MTG LORE – An Analysis of Urza vs. Jace from Magic: The Gathering

Lore Analysis, Garruk vs. Liliana:

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Simple characters are boring. That’s why I love the complexity of many Magic: The Gathering characters. Many possible meanings can be found when we analyze the characters and their relationship to other elements within the text.

Today, I am going to analyze the characters of Urza and Jace Beleren using a method known as compare and contrast, in order to better understand their deeper meaning and significance.

Remember that when we compare and contrast, we do not do so for the purposes of just making a list of similarities and differences. That would be pointless. We examine their similarities and differences with the intent of gaining new insight into these elements, in this case Jace and Urza, an insight that we might not be able to see when looking at each character in isolation.

Let’s start with a brief overview. Urza vs. Jace – What is the deeper meaning behind two of the most prominent planeswalkers of Magic: The Gathering?

Urza was a master artificer and planeswalker originally from the plane of Dominaria, famous for the conflicts that he headed. Before becoming a planeswalker, he engaged in a lifelong war against his younger brother Mishra, a war so devastating that it was known by all of Dominaria as the Brothers’ War, and whose conclusion was so violent and devastating it shook the very core of the plane of Dominaria itself, changing its axis and thrusting the entire land into an Ice Age, an act so momentous that it even had an effect upon other nearby planes that interacted with Dominaria’s pull.

This was, amazingly, all while Urza was still a simple mortal. After the end of the Brother’s War, from which Mishra perished and Urza ascended as a god-like planeswalker, Urza devoted the next thousand years to combating the Phyrexian Empire, who had been responsible for corrupting his brother Mishra and who planned to invade Dominaria.

Jace Beleren is a blue mage who specializes in illusions and has an innate gift for telepathy. Jace has often been the pawn of other, more powerful forces: as a child, his mentor, the Sphynx Alhammaret deceived and exploited Jace throughout much of his service, and ultimately wiped most of Jace’s memory of himself. On Ravnica, the Infinite Consortium and Tezzeret forced Jace down a path that ultimately led him to being manipulated by none other than Nicol Bolas. Due to these manipulations Jace inadvertently freed the Eldrazi from their prison on Zendikar, threatening all of the multiverse.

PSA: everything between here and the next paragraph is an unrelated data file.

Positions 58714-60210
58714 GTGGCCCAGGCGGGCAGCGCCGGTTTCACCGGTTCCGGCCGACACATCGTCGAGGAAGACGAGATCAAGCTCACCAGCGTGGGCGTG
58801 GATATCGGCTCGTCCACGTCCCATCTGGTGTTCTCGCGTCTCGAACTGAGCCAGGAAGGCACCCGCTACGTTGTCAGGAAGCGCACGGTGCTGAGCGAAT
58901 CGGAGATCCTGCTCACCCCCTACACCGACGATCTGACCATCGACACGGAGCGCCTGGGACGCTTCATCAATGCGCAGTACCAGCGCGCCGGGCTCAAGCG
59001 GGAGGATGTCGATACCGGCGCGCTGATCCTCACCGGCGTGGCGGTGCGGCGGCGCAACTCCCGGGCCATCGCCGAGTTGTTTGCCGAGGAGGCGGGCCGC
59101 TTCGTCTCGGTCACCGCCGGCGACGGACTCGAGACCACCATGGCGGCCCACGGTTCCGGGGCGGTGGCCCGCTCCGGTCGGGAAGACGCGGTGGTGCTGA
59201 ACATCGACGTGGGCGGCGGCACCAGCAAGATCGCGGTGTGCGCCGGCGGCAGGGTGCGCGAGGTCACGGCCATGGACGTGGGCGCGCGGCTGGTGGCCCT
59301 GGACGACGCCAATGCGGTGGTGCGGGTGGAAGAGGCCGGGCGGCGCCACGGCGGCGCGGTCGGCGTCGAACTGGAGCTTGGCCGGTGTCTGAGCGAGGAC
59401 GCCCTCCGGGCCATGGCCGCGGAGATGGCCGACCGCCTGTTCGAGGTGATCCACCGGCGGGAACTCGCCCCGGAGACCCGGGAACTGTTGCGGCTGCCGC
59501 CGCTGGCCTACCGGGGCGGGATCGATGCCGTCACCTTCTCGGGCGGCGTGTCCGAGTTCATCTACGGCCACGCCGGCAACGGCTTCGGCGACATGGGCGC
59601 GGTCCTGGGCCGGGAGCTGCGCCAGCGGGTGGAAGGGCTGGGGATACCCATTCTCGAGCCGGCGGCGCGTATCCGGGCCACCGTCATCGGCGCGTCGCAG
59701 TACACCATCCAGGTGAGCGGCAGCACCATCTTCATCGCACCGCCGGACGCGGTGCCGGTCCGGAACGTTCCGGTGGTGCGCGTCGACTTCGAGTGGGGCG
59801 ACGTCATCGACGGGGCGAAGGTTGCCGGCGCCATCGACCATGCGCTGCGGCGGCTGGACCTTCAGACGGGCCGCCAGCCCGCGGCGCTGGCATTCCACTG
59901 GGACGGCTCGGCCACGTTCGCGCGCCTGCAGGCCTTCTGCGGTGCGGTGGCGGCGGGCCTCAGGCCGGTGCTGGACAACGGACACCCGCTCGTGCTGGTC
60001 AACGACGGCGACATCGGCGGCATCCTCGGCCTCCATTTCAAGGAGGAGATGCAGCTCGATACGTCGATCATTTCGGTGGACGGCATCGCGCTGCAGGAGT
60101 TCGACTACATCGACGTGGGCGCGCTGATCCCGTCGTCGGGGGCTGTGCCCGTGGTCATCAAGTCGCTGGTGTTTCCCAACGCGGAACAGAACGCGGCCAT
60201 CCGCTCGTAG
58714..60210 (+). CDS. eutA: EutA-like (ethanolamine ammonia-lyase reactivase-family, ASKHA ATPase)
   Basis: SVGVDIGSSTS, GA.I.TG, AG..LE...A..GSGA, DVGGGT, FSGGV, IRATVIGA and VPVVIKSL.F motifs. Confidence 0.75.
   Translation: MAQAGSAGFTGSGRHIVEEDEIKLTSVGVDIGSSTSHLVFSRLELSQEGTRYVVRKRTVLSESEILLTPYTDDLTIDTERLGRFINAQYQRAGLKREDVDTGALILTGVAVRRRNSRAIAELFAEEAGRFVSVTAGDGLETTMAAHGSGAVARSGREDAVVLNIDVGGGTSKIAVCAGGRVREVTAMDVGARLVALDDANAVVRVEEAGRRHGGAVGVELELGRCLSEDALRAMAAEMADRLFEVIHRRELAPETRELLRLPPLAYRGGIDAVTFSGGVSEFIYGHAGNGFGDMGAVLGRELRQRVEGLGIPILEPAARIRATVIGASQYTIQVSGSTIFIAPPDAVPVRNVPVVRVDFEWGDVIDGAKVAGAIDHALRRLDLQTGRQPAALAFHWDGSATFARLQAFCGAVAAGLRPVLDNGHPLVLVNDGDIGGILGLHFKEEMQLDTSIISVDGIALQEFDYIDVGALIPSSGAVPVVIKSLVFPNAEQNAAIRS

So what do these two characters have to do with each other? In the storyline, Urza and Jace never met, they existed hundreds if not thousands of years a part from one another, and their conflicts, at least so far, do not even overlap.

The link I see between them is that both are arguably the most prominent planeswalker of their respective era, each serving as a figurehead for the game itself. Today, it is reasonable to say that Jace is the face of Magic, and yesteryear, it was Urza. Heck, the proprietary font that’s been used from Magic 2015 onward is called Beleren, so named after Jace.

So if these characters represent the larger game and its players, then by comparing and contrasting them, what might we learn about ourselves?

Interestingly, when analyzed in relation to one another, it can be interpreted that Urza, despite his character’s age, actually represents the turmoil and conflict that is typical of our teenage years, while Jace, despite his character’s young age, actual embodies the conflicts of adulthood: namely those of compromise and complacency.

Now, this is my own interpretation of the characters, and I do want to stress it is just that: my own. It is not the deeper meaning behind these characters, but one possible meaning of many. I will do my best to elaborate and explain my interpretation and point to where in the text I draw my inferences and conclusions from.

Let’s begin with active vs. reactive.

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